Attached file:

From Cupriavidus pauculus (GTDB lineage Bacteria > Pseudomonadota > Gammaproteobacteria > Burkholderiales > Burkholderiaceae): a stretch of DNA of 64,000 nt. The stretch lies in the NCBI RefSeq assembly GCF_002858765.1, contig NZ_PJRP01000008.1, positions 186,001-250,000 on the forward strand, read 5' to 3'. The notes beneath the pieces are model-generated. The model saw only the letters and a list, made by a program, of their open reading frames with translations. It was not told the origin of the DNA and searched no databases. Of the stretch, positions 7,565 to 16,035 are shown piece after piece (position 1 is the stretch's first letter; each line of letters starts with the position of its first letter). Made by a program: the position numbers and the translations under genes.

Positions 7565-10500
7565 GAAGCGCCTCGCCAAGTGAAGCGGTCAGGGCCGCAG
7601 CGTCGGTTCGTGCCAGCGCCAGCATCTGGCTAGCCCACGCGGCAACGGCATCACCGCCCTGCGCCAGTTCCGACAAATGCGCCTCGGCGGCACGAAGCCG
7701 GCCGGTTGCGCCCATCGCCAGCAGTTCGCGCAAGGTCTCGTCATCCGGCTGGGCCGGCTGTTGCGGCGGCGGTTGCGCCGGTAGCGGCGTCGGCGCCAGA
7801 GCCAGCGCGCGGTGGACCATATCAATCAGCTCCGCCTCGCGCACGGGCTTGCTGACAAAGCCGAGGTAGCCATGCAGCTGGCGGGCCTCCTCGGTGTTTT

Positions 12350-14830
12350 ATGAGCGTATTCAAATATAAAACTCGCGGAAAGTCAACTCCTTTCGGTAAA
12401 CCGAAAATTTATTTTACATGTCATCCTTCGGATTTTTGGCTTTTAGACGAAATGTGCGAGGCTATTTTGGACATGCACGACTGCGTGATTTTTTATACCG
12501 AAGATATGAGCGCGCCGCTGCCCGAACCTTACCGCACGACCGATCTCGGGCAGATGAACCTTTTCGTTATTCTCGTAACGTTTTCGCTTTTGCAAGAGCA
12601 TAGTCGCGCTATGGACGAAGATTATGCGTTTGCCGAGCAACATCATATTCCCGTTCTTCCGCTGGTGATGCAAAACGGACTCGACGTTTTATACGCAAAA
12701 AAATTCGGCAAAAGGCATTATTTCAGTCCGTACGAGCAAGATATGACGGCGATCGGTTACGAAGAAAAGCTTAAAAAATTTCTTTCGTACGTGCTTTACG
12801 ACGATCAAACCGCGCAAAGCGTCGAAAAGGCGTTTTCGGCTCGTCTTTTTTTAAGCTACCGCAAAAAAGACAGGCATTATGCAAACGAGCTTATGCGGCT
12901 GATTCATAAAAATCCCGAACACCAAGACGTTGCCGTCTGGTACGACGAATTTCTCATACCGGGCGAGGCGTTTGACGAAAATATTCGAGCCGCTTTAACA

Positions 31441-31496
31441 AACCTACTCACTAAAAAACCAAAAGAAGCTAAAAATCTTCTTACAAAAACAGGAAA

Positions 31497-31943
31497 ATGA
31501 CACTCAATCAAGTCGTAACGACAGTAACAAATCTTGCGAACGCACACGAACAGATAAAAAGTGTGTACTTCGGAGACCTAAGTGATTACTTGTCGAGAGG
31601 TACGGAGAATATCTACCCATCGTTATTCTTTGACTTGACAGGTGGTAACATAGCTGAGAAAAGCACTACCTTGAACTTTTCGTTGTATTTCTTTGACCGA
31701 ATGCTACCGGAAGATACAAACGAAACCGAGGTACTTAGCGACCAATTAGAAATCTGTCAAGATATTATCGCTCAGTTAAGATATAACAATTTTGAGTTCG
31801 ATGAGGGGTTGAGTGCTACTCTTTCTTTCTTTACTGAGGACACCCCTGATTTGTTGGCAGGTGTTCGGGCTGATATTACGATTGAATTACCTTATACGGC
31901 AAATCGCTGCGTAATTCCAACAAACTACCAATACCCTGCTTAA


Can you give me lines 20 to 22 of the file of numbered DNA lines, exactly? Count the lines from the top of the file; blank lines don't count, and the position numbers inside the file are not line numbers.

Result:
31601 TACGGAGAATATCTACCCATCGTTATTCTTTGACTTGACAGGTGGTAACATAGCTGAGAAAAGCACTACCTTGAACTTTTCGTTGTATTTCTTTGACCGA
31701 ATGCTACCGGAAGATACAAACGAAACCGAGGTACTTAGCGACCAATTAGAAATCTGTCAAGATATTATCGCTCAGTTAAGATATAACAATTTTGAGTTCG
31801 ATGAGGGGTTGAGTGCTACTCTTTCTTTCTTTACTGAGGACACCCCTGATTTGTTGGCAGGTGTTCGGGCTGATATTACGATTGAATTACCTTATACGGC